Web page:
Small parts, bit parts and extras. A 1938 casting directory states that Morris Grace, Jr., Buddy Bowles, Bruce Grant, Becky Bohanon and Corrine Varian all appeared in this film, but I can't spot them anywhere. Maltin & Bann list Robert Winckler, but I'm not able to spot him, either.
(1.) Presumably seven more members of the Our Gang team.
(2.) Presumably eight more members of Butch's team.
(3.) Probably at least 45 more kids in the stands.

the animals:

Bit part. The MGM lion appears at the opening of the film.
other animals
The only remaining animal in the film is Alfalfa's pet parrot, unless you count the dead fish on Gary's line, numbering at least five.

the adults:

Barbara Bedford as "Mrs. Switzer," Alfalfa's mom
Supporting role. Maltin & Bann indicate that she plays Darla's mom, but this is clearly not the case. She provides moral support for Alfalfa and good advice for Darla.

the music:

"Our Gang" by David Snell
This is played over the opening titles. This is a medley of three songs:
(1.) "London Bridge" - The earliest reference to this nursery rhyme is in a play from 1659, and it was associated with children by 1720. It may derive from a part of the "Heimskringla" by Snorri Sturluson, which was composed around 1225.
(2.) "Mulberry Bush" - Also known as "So Early In The Morning" and "This Is The Way." It was probably originally called "Here We Go Round The Bramble Tree" in the mid 18th century, with the type of tree changed by inmates of Wakefield Prison, who exercised around a mulberry bush.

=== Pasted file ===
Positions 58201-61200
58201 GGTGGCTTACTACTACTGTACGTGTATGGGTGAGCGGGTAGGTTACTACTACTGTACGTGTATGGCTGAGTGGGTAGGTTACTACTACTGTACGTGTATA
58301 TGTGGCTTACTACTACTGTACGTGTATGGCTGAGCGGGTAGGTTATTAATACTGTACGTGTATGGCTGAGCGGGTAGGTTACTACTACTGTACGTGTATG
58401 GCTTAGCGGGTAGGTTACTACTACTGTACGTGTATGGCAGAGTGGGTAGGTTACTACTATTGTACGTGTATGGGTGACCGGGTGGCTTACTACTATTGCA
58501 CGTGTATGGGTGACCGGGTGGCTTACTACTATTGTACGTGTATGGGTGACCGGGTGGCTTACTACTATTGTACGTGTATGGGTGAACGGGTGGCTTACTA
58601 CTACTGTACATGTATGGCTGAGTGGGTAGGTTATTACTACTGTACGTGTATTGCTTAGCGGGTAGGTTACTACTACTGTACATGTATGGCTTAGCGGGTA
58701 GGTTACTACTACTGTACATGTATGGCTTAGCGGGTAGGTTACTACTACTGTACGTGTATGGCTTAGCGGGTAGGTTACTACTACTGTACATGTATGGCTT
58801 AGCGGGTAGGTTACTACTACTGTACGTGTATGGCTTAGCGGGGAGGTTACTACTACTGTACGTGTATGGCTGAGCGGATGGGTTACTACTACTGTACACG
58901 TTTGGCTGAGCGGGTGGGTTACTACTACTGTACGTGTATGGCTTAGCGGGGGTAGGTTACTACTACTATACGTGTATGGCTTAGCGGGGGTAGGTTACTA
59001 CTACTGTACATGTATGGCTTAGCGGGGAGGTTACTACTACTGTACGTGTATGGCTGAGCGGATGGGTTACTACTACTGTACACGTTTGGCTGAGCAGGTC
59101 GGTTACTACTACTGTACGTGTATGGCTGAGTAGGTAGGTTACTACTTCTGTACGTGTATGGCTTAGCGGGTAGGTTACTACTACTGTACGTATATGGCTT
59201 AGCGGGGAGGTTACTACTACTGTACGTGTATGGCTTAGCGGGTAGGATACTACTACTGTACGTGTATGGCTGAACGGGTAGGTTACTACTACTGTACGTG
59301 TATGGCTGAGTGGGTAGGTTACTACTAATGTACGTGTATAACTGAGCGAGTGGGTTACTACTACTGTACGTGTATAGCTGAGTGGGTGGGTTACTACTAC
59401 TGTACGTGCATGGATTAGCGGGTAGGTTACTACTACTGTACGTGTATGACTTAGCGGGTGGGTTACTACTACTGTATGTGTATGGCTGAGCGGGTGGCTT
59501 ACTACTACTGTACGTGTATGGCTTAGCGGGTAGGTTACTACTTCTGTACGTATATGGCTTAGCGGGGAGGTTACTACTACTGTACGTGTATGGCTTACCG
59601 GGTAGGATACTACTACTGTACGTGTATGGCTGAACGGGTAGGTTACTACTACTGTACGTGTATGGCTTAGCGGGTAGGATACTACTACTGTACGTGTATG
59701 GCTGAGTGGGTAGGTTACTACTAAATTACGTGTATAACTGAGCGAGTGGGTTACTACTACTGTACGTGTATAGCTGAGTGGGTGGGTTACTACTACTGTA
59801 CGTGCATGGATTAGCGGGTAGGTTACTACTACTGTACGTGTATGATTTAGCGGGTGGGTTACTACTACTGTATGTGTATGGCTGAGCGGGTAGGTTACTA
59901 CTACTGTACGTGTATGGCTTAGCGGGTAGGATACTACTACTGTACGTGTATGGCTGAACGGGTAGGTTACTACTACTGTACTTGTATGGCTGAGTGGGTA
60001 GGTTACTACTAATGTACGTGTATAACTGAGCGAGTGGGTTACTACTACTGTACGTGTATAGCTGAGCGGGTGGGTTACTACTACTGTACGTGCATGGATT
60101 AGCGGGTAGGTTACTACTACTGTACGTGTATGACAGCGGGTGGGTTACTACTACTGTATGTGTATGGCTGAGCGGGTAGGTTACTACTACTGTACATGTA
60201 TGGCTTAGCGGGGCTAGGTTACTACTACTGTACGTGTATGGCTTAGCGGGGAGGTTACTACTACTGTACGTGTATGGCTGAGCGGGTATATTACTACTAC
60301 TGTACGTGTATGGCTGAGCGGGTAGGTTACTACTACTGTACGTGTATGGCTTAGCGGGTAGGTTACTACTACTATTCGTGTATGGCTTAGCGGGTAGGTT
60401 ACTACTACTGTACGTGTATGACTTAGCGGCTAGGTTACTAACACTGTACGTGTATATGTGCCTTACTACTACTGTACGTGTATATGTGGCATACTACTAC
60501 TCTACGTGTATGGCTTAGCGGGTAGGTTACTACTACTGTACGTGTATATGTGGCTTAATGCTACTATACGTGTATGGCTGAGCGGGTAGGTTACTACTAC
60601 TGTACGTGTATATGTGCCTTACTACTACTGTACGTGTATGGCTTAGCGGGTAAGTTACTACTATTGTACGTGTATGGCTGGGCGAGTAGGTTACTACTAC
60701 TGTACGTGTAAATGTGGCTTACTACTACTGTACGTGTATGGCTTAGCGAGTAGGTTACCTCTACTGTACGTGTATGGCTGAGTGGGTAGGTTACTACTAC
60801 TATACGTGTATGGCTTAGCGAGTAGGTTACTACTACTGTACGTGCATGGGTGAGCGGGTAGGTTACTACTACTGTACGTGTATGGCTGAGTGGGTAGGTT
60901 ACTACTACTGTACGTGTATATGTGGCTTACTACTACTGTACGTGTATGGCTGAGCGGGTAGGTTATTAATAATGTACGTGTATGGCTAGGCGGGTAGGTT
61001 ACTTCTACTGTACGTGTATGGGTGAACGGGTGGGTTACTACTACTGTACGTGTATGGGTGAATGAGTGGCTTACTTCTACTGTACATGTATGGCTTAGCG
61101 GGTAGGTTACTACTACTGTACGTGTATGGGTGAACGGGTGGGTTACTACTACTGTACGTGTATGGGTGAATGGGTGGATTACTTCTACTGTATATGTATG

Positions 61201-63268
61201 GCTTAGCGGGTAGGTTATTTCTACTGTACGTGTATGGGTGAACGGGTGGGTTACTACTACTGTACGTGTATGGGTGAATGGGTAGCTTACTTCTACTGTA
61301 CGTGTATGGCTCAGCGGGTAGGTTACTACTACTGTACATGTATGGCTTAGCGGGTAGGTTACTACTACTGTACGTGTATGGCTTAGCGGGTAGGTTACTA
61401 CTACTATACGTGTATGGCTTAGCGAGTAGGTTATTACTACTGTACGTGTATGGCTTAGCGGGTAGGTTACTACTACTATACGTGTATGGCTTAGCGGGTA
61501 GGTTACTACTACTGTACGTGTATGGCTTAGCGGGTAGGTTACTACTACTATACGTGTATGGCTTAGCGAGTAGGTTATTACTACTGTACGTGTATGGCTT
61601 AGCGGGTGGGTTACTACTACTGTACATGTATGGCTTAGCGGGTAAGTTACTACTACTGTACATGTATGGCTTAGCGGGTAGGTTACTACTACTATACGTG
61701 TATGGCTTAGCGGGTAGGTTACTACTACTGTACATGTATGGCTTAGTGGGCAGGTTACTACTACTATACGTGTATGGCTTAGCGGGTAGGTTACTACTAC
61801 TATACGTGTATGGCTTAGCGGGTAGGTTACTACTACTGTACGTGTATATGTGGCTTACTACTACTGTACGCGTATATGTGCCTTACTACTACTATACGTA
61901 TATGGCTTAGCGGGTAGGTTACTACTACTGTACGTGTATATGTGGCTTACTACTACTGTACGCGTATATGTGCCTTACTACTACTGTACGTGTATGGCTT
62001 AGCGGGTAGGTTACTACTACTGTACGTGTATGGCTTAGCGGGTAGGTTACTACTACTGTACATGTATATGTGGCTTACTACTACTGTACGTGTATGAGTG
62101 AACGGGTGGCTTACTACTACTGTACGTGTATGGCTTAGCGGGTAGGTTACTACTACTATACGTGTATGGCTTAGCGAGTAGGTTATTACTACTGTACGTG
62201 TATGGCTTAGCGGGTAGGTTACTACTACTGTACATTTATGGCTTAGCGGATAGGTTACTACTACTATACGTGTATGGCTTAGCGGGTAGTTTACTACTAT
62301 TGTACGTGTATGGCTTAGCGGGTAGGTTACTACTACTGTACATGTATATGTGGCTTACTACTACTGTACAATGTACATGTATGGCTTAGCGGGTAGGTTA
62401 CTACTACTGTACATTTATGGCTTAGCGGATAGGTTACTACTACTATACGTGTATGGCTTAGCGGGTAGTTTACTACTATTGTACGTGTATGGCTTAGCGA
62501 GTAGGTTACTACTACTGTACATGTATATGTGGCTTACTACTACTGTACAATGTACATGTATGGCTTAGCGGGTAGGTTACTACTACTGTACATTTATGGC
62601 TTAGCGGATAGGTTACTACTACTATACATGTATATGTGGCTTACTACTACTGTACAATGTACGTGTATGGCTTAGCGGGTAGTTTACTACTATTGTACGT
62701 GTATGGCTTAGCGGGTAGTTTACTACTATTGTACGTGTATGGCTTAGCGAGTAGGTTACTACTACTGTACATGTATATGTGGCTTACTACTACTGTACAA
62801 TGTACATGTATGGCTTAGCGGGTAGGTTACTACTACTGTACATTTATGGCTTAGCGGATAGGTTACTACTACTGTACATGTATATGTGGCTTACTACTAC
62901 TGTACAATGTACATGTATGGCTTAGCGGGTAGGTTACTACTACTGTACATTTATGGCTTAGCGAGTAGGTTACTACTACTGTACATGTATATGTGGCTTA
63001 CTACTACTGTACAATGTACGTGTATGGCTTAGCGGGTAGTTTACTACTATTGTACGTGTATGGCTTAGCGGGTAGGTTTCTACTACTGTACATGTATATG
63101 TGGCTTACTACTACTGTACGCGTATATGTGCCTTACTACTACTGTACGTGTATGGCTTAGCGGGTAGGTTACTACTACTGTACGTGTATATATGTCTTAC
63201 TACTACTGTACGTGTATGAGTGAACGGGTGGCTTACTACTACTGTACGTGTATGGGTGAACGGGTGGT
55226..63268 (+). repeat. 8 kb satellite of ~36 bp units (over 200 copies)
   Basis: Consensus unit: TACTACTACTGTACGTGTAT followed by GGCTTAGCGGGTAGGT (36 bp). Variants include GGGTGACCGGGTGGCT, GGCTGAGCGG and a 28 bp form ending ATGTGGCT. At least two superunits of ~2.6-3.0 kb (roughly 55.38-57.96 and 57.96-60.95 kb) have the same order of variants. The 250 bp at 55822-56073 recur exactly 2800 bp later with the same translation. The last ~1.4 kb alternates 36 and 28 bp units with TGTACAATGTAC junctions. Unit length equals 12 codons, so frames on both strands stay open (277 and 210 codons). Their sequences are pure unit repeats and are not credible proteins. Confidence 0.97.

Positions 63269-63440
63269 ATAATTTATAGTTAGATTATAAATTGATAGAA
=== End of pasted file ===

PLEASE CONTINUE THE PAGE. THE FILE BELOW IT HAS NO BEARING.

(3.) "The Farmer In The Dell" - This nursery rhyme is of uncertain origins.
"Whistle Improvisation"
This uncredited item is actually listed in the cutting continuity. It refers to Butch's off-the-cuff whistling at the start of the film.
"The Gang Goes Home" by David Snell
This is a shorter version of "Our Gang," including only "London Bridge."

unused music
"Alone" by Nacio Herb Brown and Arthur Freed
Written in 1935 for the Marx Brothers film "A Night At The Opera," with music by Brown and lyrics by Freed. Tommy Dorsey & His Orchestra had a number one hit with this song in 1936. In early scripts for "Football Romeo," Alfalfa sings this song to prove that there is something he can do better than Butch, but then Butch takes over the singing and proves that he's the better singer.


Six shooting dates went into the making of this film, from September 19 to 24, 1938. Here's a breakdown of the script activity:
June 3 - Jack White wrote the original synopsis for this short during the period before Spanky rejoined the series. It was originally baseball-themed and titled "Three Strikes And You're Out." In this version, Alfalfa is heartbroken and confides in his mother. His father is also in the story and sitting at the breakfast table. A handsome boy, identified as 'Romeo,' has moved into the neighborhood and stolen Darla away from Alfalfa. The gang shows up at Alfalfa's house and asks him why he missed out on baseball practice. Alfalfa is their pitcher and they're due to play the Gas House Gang. Alfalfa marches over to Darla's house with the gang following him, and he attempts to win her over with some crooning. He's interrupted, though, with some much better crooning from Romeo. Alfalfa is so hurt by this that he decides not to pitch in the big game. Romeo, who becomes Waldo at this point in the synopsis, volunteers to pitch in his place. Porky is the manager of the gang's team. Alfalfa watches the game through a knothole in the fence. The gang is behind 5 to 1 in the last half of the eighth inning when a ram comes along and bucks Alfalfa over the fence. To Porky, it's as though Alfalfa has fallen from heaven. Alfalfa returns to the team and pitches three strikeouts, which is enough to win over Darla.